Maryland's Carson a force for nature

May 27, 2007|By CANDUS THOMSON

Let's take a few minutes on this, the 100th birthday of Rachel Carson, to consider the treasures she left us.

Of course, we have her trilogy of environmental books --The Sea Around Us,The Edge of the Sea and the 1962 hallmark, Silent Spring.

But in the 1930s, she also wrote outdoors articles for The Sun under the byline R.L. Carson. The biologist lived in Maryland for 35 years while attending Johns Hopkins University, teaching at the University of Maryland and writing for what is now called the U.S. Fish and Wildlife Service. In April 1964, Carson died in her Silver Spring home at the age of 56 after a long struggle with breast cancer.

Sun research wizard Paul McCardell went back into the newspaper's morgue and dusted off a stash of her writings. After reading them, you come away with two thoughts: Marylanders have been fouling their nest for a long time, and we sure could use another Rachel Carson.

Carson's columns decry waterways too choked with industrial waste to support life, diseases that threaten hatchery fish and a commercial trawling fleet setting up shop at the mouth of the Chesapeake Bay to scoop up croaker, sea bass and flounder. She warns of taking too many fish, too many ducks, too many oysters, too many diamondback terrapins.

Seventy years later, we still have runoff clouding a bay nearly devoid of oysters. The state has had to kill tens of thousands of hatchery trout tainted by whirling disease. And a commercial fleet still vacuums fish -- this time menhaden -- out of the bay.

Talk about a learning deficit.

But what keeps Carson from being a one-note prophet of doom and gloom is her unbridled love of the wonders of nature.

Here's her opening on a 1938 fishing column: "Giant bluefin tuna, the speed of torpedoes and the strength of tigers in their streamlined bodies, are keeping a rendezvous this weekend off the rocky shores of Nova Scotia."

In that same year, Carson explains how eels migrate from rivers in the United States and Europe to the Sargasso Sea in the middle of the Atlantic Ocean to spawn and die: "One dark night, when wind ruffles the surface of the river and clouds hide the moon, she slips away downstream on a journey which she will never retrace. Hiding by day and drifting with the currents by night, she finds the river ever widening, the channels deepening, the water bringing unfamiliar tastes to her keen senses."

A 1936 article describes a new baby shad: "He escapes into the world, a fish indeed, yet not a perfect fish. ... A mouth he has, yet his most important adjunct to the enjoyment of life and liberty, to say nothing of the pursuit of happiness, has no passageway through to the alimentary canal.

"Of fins, the badge of fishhood, he has but two, and these are poorly developed. His heart is imperfectly formed, and perhaps its position in his throat betrays his natural timidity of spirit. ... Yet these apparent deficiencies do not appear to weigh heavily upon the spirit of the youngster. From the moment he leaves the egg he is the personification of joyous energy, swimming by continuous and rapid vibrations of his tail."

Yup, Carson could flat-out write.

For her 1956 book, The Sense of Wonder, Carson wrote: "A child's world is fresh and new and beautiful, full of wonder and excitement. It is our misfortune that for most of us that clear-eyed vision, that true instinct for what is beautiful and awe-inspiring is dimmed and even lost before we reach adulthood.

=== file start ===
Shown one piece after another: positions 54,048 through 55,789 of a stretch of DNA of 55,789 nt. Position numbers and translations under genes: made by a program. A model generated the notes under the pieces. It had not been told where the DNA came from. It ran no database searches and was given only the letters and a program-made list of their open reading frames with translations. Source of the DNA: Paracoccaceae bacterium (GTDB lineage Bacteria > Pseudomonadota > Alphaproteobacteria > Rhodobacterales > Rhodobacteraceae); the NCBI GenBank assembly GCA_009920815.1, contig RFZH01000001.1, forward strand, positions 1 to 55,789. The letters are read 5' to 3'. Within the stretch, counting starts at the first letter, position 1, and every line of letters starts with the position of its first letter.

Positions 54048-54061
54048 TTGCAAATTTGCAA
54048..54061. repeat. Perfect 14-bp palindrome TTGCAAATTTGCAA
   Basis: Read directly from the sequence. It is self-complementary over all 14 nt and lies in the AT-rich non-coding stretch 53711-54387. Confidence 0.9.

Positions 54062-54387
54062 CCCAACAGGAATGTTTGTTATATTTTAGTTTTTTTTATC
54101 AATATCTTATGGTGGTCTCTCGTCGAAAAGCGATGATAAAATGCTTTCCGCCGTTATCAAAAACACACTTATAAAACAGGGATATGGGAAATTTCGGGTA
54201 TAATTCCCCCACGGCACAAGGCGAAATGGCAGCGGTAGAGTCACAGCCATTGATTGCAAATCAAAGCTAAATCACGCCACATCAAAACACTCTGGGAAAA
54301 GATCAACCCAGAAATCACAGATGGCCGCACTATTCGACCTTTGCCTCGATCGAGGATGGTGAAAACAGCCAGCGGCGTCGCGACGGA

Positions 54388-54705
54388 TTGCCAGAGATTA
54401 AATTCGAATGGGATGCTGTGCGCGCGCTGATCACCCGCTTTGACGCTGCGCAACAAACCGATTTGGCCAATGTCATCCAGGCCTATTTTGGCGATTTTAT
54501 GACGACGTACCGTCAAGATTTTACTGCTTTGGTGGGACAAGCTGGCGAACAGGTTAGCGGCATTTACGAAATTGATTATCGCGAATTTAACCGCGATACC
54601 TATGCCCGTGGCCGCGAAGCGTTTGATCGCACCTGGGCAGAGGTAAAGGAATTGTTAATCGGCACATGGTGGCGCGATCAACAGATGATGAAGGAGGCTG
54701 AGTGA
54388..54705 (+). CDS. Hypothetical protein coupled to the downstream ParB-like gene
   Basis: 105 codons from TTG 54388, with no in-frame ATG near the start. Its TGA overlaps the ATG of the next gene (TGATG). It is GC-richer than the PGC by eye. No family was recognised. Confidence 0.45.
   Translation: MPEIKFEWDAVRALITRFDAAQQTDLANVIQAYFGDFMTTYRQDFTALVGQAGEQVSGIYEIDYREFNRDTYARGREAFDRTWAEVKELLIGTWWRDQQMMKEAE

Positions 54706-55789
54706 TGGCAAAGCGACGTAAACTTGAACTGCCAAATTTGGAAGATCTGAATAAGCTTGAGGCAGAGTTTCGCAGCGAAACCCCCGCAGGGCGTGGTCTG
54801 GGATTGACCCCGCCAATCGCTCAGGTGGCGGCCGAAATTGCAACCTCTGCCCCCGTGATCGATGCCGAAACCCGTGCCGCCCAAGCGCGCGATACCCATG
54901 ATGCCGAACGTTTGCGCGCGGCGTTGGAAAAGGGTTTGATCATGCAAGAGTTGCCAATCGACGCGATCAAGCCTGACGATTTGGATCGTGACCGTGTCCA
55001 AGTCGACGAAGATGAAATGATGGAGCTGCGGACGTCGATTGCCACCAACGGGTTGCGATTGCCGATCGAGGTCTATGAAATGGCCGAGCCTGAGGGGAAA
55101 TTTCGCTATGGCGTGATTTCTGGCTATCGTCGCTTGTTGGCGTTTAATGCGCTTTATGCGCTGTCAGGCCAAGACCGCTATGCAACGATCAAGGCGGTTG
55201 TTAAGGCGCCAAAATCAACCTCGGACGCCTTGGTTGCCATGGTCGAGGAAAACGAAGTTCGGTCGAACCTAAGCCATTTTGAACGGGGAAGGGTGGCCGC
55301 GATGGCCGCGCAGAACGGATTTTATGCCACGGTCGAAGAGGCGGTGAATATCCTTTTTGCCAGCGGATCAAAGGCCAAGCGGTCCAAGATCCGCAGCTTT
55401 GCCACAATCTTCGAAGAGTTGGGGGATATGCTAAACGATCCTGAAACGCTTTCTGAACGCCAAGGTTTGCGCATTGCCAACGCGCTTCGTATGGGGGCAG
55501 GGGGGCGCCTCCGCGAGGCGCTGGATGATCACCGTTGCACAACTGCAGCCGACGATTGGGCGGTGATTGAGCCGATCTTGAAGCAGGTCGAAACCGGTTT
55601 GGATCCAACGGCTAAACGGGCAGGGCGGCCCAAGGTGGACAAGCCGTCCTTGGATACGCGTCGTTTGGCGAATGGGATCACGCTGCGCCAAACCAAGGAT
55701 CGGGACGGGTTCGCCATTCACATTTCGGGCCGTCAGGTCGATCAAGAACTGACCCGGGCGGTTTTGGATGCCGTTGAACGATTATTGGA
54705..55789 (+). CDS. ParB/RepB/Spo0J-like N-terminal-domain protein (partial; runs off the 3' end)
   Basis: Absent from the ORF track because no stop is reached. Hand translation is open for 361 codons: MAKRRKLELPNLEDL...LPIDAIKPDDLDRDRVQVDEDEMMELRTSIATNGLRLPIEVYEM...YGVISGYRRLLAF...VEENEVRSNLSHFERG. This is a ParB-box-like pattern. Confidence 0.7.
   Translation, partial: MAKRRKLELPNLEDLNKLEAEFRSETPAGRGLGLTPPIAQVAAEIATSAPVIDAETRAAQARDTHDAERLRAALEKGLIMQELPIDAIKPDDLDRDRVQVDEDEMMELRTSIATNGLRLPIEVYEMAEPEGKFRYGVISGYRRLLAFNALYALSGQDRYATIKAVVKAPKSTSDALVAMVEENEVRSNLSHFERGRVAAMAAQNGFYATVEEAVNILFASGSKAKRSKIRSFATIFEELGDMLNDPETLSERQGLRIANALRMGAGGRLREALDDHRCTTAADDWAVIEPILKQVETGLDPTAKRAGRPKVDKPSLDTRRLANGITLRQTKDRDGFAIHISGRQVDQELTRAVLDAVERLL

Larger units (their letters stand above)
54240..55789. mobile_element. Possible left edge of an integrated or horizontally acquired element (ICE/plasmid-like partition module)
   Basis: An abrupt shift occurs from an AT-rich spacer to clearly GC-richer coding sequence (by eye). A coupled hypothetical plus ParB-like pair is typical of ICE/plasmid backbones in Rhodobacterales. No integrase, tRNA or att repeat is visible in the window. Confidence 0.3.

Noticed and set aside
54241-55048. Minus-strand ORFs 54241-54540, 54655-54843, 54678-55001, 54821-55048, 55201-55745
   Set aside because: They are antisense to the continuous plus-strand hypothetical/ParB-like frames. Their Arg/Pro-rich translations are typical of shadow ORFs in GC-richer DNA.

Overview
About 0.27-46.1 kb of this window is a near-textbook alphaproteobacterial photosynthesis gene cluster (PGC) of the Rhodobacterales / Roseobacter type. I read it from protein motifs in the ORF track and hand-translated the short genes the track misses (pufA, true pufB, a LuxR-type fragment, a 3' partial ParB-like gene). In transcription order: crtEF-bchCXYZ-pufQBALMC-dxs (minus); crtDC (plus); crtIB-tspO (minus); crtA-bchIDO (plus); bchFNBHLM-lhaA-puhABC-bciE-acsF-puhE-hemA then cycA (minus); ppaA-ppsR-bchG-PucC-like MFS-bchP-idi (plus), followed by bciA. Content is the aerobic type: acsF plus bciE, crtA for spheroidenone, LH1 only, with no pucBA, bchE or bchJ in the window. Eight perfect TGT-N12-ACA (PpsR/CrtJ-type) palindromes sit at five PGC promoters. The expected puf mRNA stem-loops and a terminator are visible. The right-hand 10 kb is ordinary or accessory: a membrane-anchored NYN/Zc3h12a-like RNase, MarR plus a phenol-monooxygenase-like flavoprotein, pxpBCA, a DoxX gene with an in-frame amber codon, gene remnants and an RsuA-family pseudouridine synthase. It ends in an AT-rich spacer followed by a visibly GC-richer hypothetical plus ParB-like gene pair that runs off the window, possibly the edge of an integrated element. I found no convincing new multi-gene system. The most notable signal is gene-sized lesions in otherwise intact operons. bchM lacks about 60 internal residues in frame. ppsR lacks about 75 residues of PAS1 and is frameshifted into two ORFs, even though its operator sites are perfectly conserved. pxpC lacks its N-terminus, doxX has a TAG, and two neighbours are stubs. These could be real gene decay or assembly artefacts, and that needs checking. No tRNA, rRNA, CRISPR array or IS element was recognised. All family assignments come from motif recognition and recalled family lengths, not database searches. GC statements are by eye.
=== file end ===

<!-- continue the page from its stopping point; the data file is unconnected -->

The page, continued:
"If I had influence with the good fairy, who is supposed to preside over the christening of all children, I should ask that her gift to each child in the world be a sense of wonder so indestructible that it would last throughout life, as an unfailing antidote against the boredom and disenchantments of later years, the sterile preoccupation with things that are artificial, the alienation from sources of our strength."


It is time to honor the life of Maryland's most famous environmentalist -- although we almost didn't. A bill to do so passed the state Senate this year, but was killed in committee by a Baltimore lawmaker who proudly proclaims himself a member of the Chesapeake Bay Foundation and the Nature Conservancy.

Del. Pete Hammen told Sen. Brian Frosh, the bill's sponsor, that he was tired of all these ceremonial bills gumming up the legislative gears.

Yeah, it's really beneath the legislature to honor a longtime resident and an environmental pioneer who warned of indiscriminate pesticide use, who was on best-seller lists for years, who was named one of Time magazine's 100 most influential people of the 20th century.

Better to use that time on naming roads and other public works projects after retiring state government officials. I, for one, get goose bumps driving on the Sen. Ida Rubin Highway in Montgomery County and over the Sen. Leo Green Bridge in Prince George's County on my way to the Gov. Parris N. Glendening Natural Environment Area in Charles County.

I tried contacting Hammen by phone and e-mail to get his side of the story, but he never responded.

Luckily, Gov. Martin O'Malley stepped in earlier this month with a proclamation at a ceremony at the Patuxent Wildlife Research Center in Laurel.

"With eloquence and insight, Rachel Carson helped people around the world understand the most simple of truths, that we are part of our natural world and that what we do to that world we do to ourselves. Today, a century after her birth, our collective ability to address the challenges facing our environment is only limited by our willingness to take responsibility for our actions and preserve our natural world."


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